Leadership: A Skill or an Art?

Leadership: A Skill or an Art?

A lot of people seem to operate under the assumption that Leadership is an Art — that it’s an intuitive action and should therefore come naturally. That great leaders are ‘born’ with the skill to lead, just lying dormant within them until they come across a team. It’s an interesting take, considering how much discipline art itself actually requires. Ask any professional artist, in fact, and they’ll likely tell you that natural talent is only a small piece of the pie — discipline and perseverance have a much bigger effect on your artistic success in the long run. In any medium, art is a skill you must study and learn. Sure, some people are born with more natural talent than others — but talent can only get you so far, and it certainly isn’t the be-all, end-all. So the idea that art has to come naturally is as off-base for the writer, painter or musician as it is for leadership. A true leader needs training, needs to learn, needs to grow. It’s not going to just come magically. What’s more, we need to practice in the real world; we need to get it wrong, and make it better. The more you lead, and do your best to lead well, the better a leader you’ll become. It can be learned. Yes, some people are born already good at it, sure, but for most of us it’s a constant need to keep ourselves in check. And that’s a good thing — we should always want to improve, and it’s important to know that we can. Leadership is as much skill as it is intuition. Are you...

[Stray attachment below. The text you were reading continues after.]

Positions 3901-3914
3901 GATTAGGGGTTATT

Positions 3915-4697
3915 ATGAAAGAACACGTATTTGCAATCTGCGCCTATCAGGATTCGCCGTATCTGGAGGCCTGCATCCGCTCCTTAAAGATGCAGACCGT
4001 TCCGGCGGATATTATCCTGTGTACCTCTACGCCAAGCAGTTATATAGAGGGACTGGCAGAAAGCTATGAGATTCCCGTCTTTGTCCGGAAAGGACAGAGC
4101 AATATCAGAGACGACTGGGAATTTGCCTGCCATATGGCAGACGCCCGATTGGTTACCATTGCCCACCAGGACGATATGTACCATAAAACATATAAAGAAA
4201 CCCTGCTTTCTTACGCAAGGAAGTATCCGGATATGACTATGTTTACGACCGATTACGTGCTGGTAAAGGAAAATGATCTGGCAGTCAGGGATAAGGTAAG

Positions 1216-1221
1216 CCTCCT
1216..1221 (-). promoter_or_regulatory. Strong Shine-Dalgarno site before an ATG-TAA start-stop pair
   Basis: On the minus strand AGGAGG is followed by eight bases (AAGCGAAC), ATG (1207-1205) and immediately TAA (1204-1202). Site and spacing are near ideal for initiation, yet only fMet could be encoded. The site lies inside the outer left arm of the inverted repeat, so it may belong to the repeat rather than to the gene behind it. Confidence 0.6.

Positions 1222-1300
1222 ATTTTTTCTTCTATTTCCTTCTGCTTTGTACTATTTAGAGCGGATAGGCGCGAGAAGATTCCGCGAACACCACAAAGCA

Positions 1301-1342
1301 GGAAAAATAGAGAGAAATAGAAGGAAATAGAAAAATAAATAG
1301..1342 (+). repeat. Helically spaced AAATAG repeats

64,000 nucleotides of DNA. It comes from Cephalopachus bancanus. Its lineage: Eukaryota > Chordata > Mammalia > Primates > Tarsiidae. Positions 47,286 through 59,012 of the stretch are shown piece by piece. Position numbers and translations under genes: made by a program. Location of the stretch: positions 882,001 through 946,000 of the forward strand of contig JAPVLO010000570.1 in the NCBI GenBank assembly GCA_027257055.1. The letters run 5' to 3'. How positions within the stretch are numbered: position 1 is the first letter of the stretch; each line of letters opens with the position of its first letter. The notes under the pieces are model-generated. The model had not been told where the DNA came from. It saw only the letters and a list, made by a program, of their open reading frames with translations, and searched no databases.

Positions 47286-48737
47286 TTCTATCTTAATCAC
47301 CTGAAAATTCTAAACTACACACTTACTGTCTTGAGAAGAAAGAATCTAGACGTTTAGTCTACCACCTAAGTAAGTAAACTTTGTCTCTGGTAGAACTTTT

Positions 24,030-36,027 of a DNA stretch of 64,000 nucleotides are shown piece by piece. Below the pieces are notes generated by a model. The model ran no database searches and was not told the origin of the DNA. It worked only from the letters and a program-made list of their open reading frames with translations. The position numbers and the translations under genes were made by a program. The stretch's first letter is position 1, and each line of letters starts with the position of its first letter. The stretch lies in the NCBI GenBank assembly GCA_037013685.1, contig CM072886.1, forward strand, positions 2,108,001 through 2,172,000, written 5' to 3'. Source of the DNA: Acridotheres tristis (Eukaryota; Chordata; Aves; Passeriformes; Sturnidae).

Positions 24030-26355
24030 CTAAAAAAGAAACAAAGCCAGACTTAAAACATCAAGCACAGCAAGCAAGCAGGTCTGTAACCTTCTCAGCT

One Simple Step To Turn Your Office Culture Around

One Simple Step To Turn Your Office Culture Around

I once worked with a team that was — and there’s no gentle way to put this — highly dysfunctional. Most of the team was unhappy and in conflict with the manager, who couldn’t really see the problem. When I asked the manager about the problems the team had listed, he simply said, “Those problems don’t exist.” I asked him to elaborate, and he gave his side of the story. “It’s a startup,” he explained. “We’re building the ship as we sail it, so yeah, everyone’s busting their ass; it’s stressful, I know, everyone wants it to be more fun, but they signed up for this knowing it was an entrepreneurial adventure. All they really want is for it to be more fun!” Having heard both sides of the story, I was shocked. “It’s all about the fun?” I thought to myself. “Are you sure about that?” I asked. “Is that really the issue? Is it that simple?” He shrugged. “Sure! I mean, I guess. I mean, think so. Maybe.” It is amazing to me how often we operate on an assumption that makes perfect sense in our head, that the evidence from our perspective and bias totally supports — only to find out later we were off the mark, solving the wrong problem, judging people for truths that aren’t theirs. And we rarely think to verify. So I challenged the manger to make sure, to verify — to ask specific questions, to understand what his team really needed to thrive, what they really wanted. Specific questions like: “Help me understand your perception of our culture. How do you see this team?” “What’s the biggest obstacle to our success?” “How do you...